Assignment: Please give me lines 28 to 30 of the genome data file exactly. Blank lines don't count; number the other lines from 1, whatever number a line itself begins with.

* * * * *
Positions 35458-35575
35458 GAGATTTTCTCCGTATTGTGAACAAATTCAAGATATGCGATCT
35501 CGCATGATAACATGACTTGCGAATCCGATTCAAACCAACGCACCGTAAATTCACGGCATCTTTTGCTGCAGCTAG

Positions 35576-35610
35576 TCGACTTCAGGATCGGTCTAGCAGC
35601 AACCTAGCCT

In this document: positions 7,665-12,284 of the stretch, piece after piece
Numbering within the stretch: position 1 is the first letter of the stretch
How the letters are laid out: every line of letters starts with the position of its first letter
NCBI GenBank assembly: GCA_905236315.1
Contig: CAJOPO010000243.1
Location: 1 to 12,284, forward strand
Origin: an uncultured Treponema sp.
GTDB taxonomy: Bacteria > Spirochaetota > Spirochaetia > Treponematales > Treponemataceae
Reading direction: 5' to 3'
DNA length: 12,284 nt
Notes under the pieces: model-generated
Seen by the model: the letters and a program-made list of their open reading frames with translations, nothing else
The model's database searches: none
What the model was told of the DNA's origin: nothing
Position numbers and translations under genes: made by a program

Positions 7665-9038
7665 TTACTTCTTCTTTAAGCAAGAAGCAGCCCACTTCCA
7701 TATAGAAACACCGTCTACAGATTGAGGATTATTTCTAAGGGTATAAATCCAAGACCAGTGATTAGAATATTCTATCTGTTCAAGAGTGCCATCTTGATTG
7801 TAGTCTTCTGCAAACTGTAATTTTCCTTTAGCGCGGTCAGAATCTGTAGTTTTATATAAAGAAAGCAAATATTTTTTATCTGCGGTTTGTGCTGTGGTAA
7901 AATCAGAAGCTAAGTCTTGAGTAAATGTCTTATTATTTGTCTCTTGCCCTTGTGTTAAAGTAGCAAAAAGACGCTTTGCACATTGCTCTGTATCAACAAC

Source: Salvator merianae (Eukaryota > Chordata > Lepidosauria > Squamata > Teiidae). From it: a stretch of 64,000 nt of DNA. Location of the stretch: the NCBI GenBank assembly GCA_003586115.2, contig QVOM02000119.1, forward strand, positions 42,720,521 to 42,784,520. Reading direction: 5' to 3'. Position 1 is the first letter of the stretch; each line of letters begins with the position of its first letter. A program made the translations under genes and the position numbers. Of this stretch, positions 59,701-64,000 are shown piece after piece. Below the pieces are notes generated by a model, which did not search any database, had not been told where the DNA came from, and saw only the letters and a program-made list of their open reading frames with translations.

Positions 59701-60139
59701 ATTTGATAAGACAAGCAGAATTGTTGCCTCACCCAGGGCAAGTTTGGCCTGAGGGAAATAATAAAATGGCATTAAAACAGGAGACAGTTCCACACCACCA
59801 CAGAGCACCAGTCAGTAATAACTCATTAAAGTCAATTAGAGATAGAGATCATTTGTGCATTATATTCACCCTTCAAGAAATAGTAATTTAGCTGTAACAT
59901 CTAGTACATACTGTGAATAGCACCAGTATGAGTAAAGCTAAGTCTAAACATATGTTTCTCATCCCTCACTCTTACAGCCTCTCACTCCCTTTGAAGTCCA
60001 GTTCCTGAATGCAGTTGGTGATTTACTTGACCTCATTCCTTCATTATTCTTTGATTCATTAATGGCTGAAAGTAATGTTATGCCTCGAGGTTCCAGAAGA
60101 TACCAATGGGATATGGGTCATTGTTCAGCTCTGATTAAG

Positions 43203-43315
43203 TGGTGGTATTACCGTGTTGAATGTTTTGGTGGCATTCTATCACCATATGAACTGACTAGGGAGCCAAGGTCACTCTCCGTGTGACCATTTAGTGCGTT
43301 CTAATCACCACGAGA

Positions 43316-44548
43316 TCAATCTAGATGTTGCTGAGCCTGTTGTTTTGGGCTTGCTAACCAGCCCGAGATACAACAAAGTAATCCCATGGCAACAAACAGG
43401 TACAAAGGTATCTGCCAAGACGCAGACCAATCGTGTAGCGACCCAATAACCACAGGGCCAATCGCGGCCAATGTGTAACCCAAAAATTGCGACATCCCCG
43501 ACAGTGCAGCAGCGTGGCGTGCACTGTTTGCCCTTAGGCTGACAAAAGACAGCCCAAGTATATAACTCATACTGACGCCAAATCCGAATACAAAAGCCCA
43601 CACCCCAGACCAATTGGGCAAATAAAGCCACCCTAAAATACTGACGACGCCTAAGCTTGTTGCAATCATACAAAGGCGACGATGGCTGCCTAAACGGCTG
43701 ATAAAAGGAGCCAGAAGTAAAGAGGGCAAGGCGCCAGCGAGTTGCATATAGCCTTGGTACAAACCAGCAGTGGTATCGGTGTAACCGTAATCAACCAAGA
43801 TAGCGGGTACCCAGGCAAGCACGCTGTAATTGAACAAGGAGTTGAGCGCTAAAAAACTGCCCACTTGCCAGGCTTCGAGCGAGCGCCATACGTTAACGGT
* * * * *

Positions 59701-60139
59701 ATTTGATAAGACAAGCAGAATTGTTGCCTCACCCAGGGCAAGTTTGGCCTGAGGGAAATAATAAAATGGCATTAAAACAGGAGACAGTTCCACACCACCA
59801 CAGAGCACCAGTCAGTAATAACTCATTAAAGTCAATTAGAGATAGAGATCATTTGTGCATTATATTCACCCTTCAAGAAATAGTAATTTAGCTGTAACAT